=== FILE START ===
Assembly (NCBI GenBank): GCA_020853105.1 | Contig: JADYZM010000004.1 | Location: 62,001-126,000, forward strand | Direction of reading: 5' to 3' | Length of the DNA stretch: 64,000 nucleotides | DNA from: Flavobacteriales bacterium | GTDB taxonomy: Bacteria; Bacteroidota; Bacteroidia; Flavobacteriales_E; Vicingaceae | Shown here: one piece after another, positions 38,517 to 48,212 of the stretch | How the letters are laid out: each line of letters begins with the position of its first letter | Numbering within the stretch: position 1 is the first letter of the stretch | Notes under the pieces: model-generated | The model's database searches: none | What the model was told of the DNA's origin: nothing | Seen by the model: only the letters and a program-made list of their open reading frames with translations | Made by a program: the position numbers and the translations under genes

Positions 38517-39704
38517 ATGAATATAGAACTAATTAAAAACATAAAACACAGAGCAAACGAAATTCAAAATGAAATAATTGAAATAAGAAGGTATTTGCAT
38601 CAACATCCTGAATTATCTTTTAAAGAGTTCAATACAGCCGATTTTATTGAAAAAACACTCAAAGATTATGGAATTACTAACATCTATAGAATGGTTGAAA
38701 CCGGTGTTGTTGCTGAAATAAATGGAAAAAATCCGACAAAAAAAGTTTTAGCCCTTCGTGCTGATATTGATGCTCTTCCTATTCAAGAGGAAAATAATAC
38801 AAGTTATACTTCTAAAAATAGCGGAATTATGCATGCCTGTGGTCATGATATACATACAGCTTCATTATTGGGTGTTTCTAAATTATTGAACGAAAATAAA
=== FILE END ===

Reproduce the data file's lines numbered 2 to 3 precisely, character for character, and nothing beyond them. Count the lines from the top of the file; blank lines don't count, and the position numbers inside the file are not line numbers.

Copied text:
Positions 38517-39704
38517 ATGAATATAGAACTAATTAAAAACATAAAACACAGAGCAAACGAAATTCAAAATGAAATAATTGAAATAAGAAGGTATTTGCAT